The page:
Summarizing everything that combines to make good medical care cam be challenging. However, there are red flags that you should be aware of, because not only are some recommendations potentially harmful but if your gynecologist in Scottsdale recommends one thing that is so flagrantly bad, how can you trust the rest of their care?
So, these are six red flags that should make you stop and not pass go.
1. A prescription for estrogen-containing birth control (pills, patch, or ring) without asking if you are experiencing migraines. Migraines with aura are an absolute contraindication to estrogen-containing birth control, due to an increased risk of stroke. If your Scottsdale gynecologist were up to date on the WHO/CDC guidelines he/she would know that. You want your gynecologist to be up to date on all necessary guidelines.
2. Blaming pelvic pain on pelvic organ prolapse. Prolapse is not a cause of pelvic pain – it causes a bulge or a feeling that something is coming out of the vagina – but it does not cause pain. Any gynecologist in Scottsdale who thinks that the two are related knows nothing about prolapse and even less about pain.
3. Getting booked for incontinence surgery without a bladder diary (basically measuring everything that goes in and out for 48 hours) and a test to make sure you are emptying your bladder correctly. This simple diary and test can distinguish people who can and can’t be helped by surgery and reveal some people who could even be worse after surgery.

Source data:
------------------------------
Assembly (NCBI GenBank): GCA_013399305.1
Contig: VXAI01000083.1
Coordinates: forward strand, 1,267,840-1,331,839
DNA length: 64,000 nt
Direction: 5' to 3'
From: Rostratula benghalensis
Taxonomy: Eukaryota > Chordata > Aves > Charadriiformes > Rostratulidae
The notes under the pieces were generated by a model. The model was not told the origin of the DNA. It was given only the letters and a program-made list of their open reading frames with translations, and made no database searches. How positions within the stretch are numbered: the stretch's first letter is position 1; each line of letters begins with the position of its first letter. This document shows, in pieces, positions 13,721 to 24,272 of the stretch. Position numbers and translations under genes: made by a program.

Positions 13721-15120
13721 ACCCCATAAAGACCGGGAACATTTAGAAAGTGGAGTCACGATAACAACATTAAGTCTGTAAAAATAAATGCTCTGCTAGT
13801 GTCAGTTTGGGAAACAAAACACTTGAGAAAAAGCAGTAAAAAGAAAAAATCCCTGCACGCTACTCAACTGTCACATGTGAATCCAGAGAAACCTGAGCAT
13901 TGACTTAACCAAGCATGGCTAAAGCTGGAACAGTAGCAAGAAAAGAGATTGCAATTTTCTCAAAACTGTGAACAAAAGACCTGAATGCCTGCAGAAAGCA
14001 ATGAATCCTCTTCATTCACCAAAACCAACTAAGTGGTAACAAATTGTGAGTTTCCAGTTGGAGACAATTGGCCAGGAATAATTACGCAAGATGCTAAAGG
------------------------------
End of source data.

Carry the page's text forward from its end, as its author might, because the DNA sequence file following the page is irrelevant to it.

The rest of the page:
4. Having concerns about pain with sex dismissed. Painful sex, called dyspareunia, is not normal. Sex should not hurt. If your gynecologist in Scottsdale doesn’t know that or doesn’t care, move on until you find one who will listen to your history and perform an appropriate exam. There is a multitude of medical conditions that cause painful intercourse and it’s not in your imagination.
5. Getting a prescription for fluconazole (Diflucan) but you also take a statin drug for high cholesterol. These two medications can interact in a fatal manner and should not be given together, especially for a routine yeast infection. It’s rare that a patient with yeast can only be treated with fluconazole; in fact, it’s pretty rare, because there are other options for treating a yeast infection
6. Being told your pelvic pain is due to pressure from fibroids. Fibroids are benign tumors of the uterine muscle and they do not cause chronic pain. Sometimes when they outgrow their blood supply, they degenerate and that condition is acutely painful, but that can usually be determined with imaging studies and it’s not chronic pain. Fibroids can cause irregular and/or heavy bleeding, but they don’t cause pain. A large fibroid uterus would typically be 1 pound and if a one-pound uterus caused severe daily pain, how could pregnancy ever be endured?
Need solid answers regarding your care from an experienced gynecologist in Scottsdale? Call our office today to schedule a consultation – you’ll see no red flags with us!